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Barclays Launches U.S. Online Savings Bank w/Rates Similar to Ally
Quote :BUSINESS Updated May 6, 2012, 2:56 p.m. ET
Barclays to Launch U.S. Online Savings Bank
By MAX COLCHESTER And DAVID ENRICH
LONDON—Barclays PLC is launching an online savings bank in the U.S., the British lender's first foray into gathering deposits in the vast U.S. market.
Barclays executives say their move into the U.S. is designed to improve the bank's ability to finance its American credit-card business without relying entirely on volatile wholesale markets.
"We want to grow our credit-card business over time in the U.S., so we want to make sure we can fund the growth," said Antony Jenkins, the chief executive of Barclays's retail and business banking operations. "In this day and age, it's always good to have diversity of funding."
Barclays's goal is to lure depositors by offering interest rates on deposits of about 1%. That will place Barclays among a small handful of other lenders, such as Ally Bank, that are dangling interest rates on deposits in that range, according to bankrate.com.
Barclays recently launched a similar online savings bank in Germany, and raked in about €1 billion ($1.3 billion) of deposits in two months. Mr. Jenkins said the goal is to attract a similar amount of deposits in the U.S.
The initiative comes as regulators in the U.S. and other countries increasingly demand that banks like Barclays finance their local retail operations using locally raised funds. Until now, Barclays has financed its U.S. credit-card business primarily by borrowing from the capital markets. But regulators are pushing banks to turn to more-stable funding sources, such as retail deposits.
The online savings bank will be Barclays's latest endeavor in the U.S. Last year, the Americas was Barclays's second-largest market outside the U.K. by revenue.
In 2008, Barclays bought the North American operations of Lehman Brothers out of bankruptcy protection, catapulting the British bank into the top tier of global investment banks. Barclays's credit-card business, known as Barclaycard, has about five million U.S. customers and $12 billion in outstanding bills.
Barclays also is looking to beef up its managerial presence in the U.S. Last month, it relocated Thomas Kalaris, the head of its wealth-management arm, to New York from London to help expand the bank's portfolio of businesses there.
Barclays executives in the past have studied the possibility of buying a U.S. retail bank, people familiar with the matter have said. This week's launch of the online savings bank should put an end to such speculation, Mr. Jenkins said.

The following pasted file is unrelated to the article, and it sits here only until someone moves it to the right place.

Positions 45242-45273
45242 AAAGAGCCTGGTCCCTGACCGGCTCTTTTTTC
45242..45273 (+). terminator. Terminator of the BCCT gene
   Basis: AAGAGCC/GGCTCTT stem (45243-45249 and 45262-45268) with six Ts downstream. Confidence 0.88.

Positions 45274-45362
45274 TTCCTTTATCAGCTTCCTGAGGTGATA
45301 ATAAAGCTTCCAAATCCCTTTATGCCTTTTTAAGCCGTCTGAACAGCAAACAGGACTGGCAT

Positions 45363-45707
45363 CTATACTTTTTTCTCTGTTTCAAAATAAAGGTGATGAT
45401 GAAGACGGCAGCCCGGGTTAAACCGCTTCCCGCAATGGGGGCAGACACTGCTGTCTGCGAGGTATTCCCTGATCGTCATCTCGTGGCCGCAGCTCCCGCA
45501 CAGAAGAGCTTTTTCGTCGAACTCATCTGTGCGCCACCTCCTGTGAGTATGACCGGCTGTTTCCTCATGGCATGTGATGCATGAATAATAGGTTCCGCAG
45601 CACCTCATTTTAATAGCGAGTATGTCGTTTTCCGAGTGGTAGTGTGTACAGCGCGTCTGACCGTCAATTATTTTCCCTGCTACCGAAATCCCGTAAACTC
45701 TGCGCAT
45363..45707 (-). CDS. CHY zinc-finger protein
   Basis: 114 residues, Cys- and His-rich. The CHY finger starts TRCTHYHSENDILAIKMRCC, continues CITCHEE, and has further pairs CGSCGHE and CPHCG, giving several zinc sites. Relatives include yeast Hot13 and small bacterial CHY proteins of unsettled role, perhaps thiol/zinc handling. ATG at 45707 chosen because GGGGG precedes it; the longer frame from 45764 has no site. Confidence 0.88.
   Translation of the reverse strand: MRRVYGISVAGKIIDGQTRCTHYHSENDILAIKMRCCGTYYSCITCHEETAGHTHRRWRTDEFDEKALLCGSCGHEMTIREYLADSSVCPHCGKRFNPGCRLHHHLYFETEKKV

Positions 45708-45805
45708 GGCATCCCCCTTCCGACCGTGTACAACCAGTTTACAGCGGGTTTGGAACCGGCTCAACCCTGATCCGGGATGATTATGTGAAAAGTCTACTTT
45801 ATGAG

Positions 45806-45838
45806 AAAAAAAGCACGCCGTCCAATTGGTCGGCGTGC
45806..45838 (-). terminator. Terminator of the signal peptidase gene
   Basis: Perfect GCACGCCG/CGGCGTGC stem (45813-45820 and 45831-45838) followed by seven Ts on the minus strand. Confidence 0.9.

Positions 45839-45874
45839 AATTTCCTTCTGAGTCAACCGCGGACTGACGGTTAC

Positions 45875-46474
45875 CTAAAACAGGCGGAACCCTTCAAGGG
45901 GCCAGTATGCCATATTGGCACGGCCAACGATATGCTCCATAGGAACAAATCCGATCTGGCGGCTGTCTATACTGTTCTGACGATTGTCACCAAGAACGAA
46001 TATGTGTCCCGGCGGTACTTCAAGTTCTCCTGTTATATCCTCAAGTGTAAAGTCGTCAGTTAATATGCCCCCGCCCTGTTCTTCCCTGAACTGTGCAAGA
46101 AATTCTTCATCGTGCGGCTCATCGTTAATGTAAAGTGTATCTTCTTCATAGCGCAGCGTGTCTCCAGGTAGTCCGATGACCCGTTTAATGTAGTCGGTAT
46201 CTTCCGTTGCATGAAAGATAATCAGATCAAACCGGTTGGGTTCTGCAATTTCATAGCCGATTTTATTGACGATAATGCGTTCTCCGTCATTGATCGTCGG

"We have no intention of buying a retail bank in the U.S.," he said. "I don't feel the need at all to build a big brick-and-mortar business in the United States."
Quote :May 6, 2012 9:08 pm
Barclays offers US online savings account
By Sharlene Goff, Retail Banking Correspondent
Barclays is moving into the US retail banking market for the first time in decades, with the launch of an online savings account designed to secure cheaper and more stable funding for planned growth in its international credit card business.
The bank will from Monday target US savers with an instant access account and longer-term cash products that pay interest rates of up to 1.75 per cent for five-year deposits.
Barclays does not have a retail branch presence in the US and has no plans for one. It has provided credit cards there through its Barclaycard arm since it bought a Delaware-based lender in 2004. Executives, who shelved early plans to buy a big US retail bank in 2010, have ruled out further expansion of the US retail business at this stage, according to people close to the bank.
The decision to fund its credit card book from local retail deposits – rather than a combination of wholesale funding in the US and UK – was intended to create a simpler and more efficient structure, Barclays said.
It will help smooth currency movements and could provide cheaper funds than the bank is able to access elsewhere.
“We are launching a spectrum of rates – paying from 0.35 per cent to 1.75 per cent,” said Steve Carp, managing director of deposits for Barclays US. “This is attractive funding for us.”
By comparison, banks are paying more than 4 per cent on five-year cash bonds in the UK, while the best instant access accounts are offering about 3 per cent, according to Moneyfacts.co.uk, the comparison site.
Also, wholesale funding is becoming more expensive for UK banks as they are dragged into the debt crisis sweeping through Europe.
Barclays’ move is expected to please regulators, which increasingly want banks to match their overseas liabilities with money raised in local markets. They believe this would make institutions’ problems easier to resolve if they ever ran into financial difficulties.
It comes as the bank plans to expand its £23bn credit card book both in the UK and overseas.
Barclays also has card divisions in Germany, South Africa and Scandinavia. It launched its first retail savings account in Germany this year, which it said attracted €1bn of funds in three months through 20,000 new accounts. The bank said it did not have specific targets for the new US account.